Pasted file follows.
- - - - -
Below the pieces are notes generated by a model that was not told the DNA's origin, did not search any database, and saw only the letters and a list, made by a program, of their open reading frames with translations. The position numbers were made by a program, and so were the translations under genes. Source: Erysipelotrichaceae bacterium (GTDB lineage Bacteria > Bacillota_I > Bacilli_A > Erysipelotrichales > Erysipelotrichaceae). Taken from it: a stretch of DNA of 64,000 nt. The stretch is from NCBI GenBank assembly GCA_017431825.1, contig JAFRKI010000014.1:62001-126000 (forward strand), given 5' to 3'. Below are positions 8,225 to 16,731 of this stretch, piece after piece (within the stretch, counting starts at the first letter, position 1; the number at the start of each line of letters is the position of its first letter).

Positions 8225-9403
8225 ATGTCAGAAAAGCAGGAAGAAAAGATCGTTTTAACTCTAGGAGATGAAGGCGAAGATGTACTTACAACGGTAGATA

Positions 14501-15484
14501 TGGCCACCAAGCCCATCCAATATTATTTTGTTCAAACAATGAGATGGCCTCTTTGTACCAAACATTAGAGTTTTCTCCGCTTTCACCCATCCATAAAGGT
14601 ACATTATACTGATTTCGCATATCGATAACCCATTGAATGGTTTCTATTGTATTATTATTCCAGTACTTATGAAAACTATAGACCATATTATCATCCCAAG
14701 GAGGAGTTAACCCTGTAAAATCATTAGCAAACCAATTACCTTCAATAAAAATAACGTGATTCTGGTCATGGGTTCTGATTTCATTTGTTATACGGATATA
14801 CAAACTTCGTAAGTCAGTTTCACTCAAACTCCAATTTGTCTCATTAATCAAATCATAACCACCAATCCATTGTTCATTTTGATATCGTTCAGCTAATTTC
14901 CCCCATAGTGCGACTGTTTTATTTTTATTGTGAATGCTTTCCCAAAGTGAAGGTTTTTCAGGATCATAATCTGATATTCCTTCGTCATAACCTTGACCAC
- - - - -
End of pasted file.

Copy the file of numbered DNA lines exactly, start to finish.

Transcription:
Below the pieces are notes generated by a model that was not told the DNA's origin, did not search any database, and saw only the letters and a list, made by a program, of their open reading frames with translations. The position numbers were made by a program, and so were the translations under genes. Source: Erysipelotrichaceae bacterium (GTDB lineage Bacteria > Bacillota_I > Bacilli_A > Erysipelotrichales > Erysipelotrichaceae). Taken from it: a stretch of DNA of 64,000 nt. The stretch is from NCBI GenBank assembly GCA_017431825.1, contig JAFRKI010000014.1:62001-126000 (forward strand), given 5' to 3'. Below are positions 8,225 to 16,731 of this stretch, piece after piece (within the stretch, counting starts at the first letter, position 1; the number at the start of each line of letters is the position of its first letter).

Positions 8225-9403
8225 ATGTCAGAAAAGCAGGAAGAAAAGATCGTTTTAACTCTAGGAGATGAAGGCGAAGATGTACTTACAACGGTAGATA

Positions 14501-15484
14501 TGGCCACCAAGCCCATCCAATATTATTTTGTTCAAACAATGAGATGGCCTCTTTGTACCAAACATTAGAGTTTTCTCCGCTTTCACCCATCCATAAAGGT
14601 ACATTATACTGATTTCGCATATCGATAACCCATTGAATGGTTTCTATTGTATTATTATTCCAGTACTTATGAAAACTATAGACCATATTATCATCCCAAG
14701 GAGGAGTTAACCCTGTAAAATCATTAGCAAACCAATTACCTTCAATAAAAATAACGTGATTCTGGTCATGGGTTCTGATTTCATTTGTTATACGGATATA
14801 CAAACTTCGTAAGTCAGTTTCACTCAAACTCCAATTTGTCTCATTAATCAAATCATAACCACCAATCCATTGTTCATTTTGATATCGTTCAGCTAATTTC
14901 CCCCATAGTGCGACTGTTTTATTTTTATTGTGAATGCTTTCCCAAAGTGAAGGTTTTTCAGGATCATAATCTGATATTCCTTCGTCATAACCTTGACCAC